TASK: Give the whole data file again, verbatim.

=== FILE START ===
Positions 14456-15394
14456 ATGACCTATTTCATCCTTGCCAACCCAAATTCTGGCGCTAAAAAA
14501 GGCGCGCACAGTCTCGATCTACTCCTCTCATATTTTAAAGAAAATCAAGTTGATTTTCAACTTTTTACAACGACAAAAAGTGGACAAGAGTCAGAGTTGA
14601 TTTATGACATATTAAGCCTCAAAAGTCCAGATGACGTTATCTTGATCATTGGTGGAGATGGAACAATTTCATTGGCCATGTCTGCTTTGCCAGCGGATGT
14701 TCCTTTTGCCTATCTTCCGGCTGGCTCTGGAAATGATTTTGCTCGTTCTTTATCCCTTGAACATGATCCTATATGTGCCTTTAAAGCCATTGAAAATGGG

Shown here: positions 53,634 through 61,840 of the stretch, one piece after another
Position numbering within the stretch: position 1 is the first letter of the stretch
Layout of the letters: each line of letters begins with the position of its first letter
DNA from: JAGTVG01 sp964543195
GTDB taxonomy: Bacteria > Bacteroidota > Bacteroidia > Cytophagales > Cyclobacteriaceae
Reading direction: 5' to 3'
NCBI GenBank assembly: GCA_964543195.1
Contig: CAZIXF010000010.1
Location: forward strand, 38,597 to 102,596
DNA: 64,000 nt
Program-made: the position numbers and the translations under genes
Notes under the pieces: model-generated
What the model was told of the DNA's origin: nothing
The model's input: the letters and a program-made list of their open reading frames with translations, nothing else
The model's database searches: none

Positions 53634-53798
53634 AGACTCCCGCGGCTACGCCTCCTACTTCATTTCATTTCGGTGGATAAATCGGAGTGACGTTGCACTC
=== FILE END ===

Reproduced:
Positions 14456-15394
14456 ATGACCTATTTCATCCTTGCCAACCCAAATTCTGGCGCTAAAAAA
14501 GGCGCGCACAGTCTCGATCTACTCCTCTCATATTTTAAAGAAAATCAAGTTGATTTTCAACTTTTTACAACGACAAAAAGTGGACAAGAGTCAGAGTTGA
14601 TTTATGACATATTAAGCCTCAAAAGTCCAGATGACGTTATCTTGATCATTGGTGGAGATGGAACAATTTCATTGGCCATGTCTGCTTTGCCAGCGGATGT
14701 TCCTTTTGCCTATCTTCCGGCTGGCTCTGGAAATGATTTTGCTCGTTCTTTATCCCTTGAACATGATCCTATATGTGCCTTTAAAGCCATTGAAAATGGG

Shown here: positions 53,634 through 61,840 of the stretch, one piece after another
Position numbering within the stretch: position 1 is the first letter of the stretch
Layout of the letters: each line of letters begins with the position of its first letter
DNA from: JAGTVG01 sp964543195
GTDB taxonomy: Bacteria > Bacteroidota > Bacteroidia > Cytophagales > Cyclobacteriaceae
Reading direction: 5' to 3'
NCBI GenBank assembly: GCA_964543195.1
Contig: CAZIXF010000010.1
Location: forward strand, 38,597 to 102,596
DNA: 64,000 nt
Program-made: the position numbers and the translations under genes
Notes under the pieces: model-generated
What the model was told of the DNA's origin: nothing
The model's input: the letters and a program-made list of their open reading frames with translations, nothing else
The model's database searches: none

Positions 53634-53798
53634 AGACTCCCGCGGCTACGCCTCCTACTTCATTTCATTTCGGTGGATAAATCGGAGTGACGTTGCACTC